The Lyon family could do other things besides singing and acting. The sons were all excellent shots, and were very good at games. One brother was lawn-tennis champion of Scotland, whilst another, with his partner, won the Doubles Championship of England.
Glamis is the oldest inhabited house in Great Britain. As Shakespeare tells us in Macbeth,
"This castle hath a pleasant seat; the air Nimbly and sweetly recommends itself Unto our gentle senses."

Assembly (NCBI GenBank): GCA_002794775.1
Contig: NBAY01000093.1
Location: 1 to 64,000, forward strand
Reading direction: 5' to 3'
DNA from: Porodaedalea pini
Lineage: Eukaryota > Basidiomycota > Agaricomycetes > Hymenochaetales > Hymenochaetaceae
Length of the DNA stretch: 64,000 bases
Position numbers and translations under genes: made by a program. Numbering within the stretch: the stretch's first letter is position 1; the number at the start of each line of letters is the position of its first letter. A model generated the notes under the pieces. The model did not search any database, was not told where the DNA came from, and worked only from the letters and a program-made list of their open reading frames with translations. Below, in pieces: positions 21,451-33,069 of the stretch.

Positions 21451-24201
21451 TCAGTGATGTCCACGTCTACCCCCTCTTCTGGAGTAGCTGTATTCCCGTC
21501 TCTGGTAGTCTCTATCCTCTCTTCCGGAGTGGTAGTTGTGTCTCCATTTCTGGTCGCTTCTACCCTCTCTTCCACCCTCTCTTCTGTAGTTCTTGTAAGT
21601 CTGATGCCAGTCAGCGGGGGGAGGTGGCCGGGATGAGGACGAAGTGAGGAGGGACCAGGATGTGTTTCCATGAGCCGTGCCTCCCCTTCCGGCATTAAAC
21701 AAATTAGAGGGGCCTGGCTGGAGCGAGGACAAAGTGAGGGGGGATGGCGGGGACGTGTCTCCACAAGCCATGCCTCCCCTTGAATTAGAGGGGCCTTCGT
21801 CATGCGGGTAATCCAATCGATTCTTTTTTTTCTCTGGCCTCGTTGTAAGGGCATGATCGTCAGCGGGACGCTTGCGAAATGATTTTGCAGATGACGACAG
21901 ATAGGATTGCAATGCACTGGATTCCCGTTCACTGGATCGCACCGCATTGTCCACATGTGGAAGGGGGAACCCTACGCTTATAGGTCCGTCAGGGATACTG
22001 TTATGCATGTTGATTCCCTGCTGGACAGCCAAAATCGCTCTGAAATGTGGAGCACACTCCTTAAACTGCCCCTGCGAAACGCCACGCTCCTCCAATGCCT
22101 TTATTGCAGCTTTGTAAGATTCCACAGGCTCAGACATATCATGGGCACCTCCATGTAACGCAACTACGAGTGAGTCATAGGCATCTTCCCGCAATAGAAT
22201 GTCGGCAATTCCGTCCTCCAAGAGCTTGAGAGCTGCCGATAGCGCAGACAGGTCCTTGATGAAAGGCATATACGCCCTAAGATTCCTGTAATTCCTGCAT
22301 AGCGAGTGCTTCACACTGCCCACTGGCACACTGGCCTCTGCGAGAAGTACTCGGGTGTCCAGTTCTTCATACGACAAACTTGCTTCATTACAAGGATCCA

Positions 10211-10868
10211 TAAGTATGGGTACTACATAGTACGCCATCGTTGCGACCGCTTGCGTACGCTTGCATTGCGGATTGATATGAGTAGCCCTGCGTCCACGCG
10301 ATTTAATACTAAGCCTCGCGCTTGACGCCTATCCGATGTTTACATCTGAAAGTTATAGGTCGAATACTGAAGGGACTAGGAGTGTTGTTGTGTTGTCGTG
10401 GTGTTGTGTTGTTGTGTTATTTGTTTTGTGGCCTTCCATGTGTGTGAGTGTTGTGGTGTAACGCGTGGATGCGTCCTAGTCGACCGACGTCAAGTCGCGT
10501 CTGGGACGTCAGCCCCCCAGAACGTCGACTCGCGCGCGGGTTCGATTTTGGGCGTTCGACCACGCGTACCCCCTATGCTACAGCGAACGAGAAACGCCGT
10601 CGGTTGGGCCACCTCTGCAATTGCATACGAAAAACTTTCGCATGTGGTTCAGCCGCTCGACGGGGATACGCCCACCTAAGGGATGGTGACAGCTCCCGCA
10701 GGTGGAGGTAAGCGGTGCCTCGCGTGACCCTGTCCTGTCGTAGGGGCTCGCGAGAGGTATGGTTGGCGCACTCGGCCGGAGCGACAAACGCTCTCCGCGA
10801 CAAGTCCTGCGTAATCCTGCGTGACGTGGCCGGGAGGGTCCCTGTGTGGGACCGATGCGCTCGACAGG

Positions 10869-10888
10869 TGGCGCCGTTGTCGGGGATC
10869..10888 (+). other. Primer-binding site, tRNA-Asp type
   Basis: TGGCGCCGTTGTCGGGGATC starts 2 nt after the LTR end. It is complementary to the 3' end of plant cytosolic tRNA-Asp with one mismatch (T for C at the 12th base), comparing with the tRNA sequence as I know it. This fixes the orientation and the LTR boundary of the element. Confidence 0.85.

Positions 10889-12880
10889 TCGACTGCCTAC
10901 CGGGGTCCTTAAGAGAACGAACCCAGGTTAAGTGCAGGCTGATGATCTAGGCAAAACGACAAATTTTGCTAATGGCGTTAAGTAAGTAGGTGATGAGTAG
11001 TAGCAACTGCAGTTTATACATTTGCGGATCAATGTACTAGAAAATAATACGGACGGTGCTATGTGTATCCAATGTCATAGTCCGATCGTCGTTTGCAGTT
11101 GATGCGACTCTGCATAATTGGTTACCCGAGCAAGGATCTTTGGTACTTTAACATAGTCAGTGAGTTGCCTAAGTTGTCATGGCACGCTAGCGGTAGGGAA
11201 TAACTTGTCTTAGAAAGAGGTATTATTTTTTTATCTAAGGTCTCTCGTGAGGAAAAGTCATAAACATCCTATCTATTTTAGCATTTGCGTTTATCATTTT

The vaulted crypt was built before 1016, and another ancient stone-flagged, stone-vaulted hall leading out of it is the traditional scene of the murder of Duncan by Macbeth, the "Thane of Glamis." In a room above it King Malcolm II. of Scotland was murdered in 1034. The castle positively teems with these agreeable traditions. The staircases and their passages are stone-walled, stone-roofed, and stone-floored, and their flags are worn into hollows by the feet which have trodden them for so many centuries. Unusual features are the secret winding staircases debouching in the most unexpected places, and a well in the front hall, which doubtless played a very useful part during the many sieges the castle sustained in the old days. The private chapel is a beautiful little place of worship, with eighty painted panels of Scriptural subjects by De Witt, the seventeenth-century Dutch artist, and admirable stained glass. The Castle, too, is full of interesting historical relics. It boasts the only remaining Fool's dress of motley in the kingdom; Prince Charlie's watch and clothes are still preserved there, for the Prince, surprised by the Hanoverian troops at Glamis, had only time to jump on a horse and escape, leaving all his belongings behind him. There is a wonderful collection of old family dresses of the seventeenth and eighteenth centuries, and above all there is the very ancient silver-gilt cup, "The Lion of Glamis," which holds an entire bottle of wine, and on great family occasions is still produced and used as a loving-cup, circulating from hand to hand round the table. Walter Scott in a note to Waverly states that it was the "Lion of Glamis" cup which gave him the idea of the "Blessed Bear of Bradwardine." In fact, there is no end to the objects of interest this wonderful old castle contains, and the Lyon family have inhabited it for six hundred years in direct line from father to son.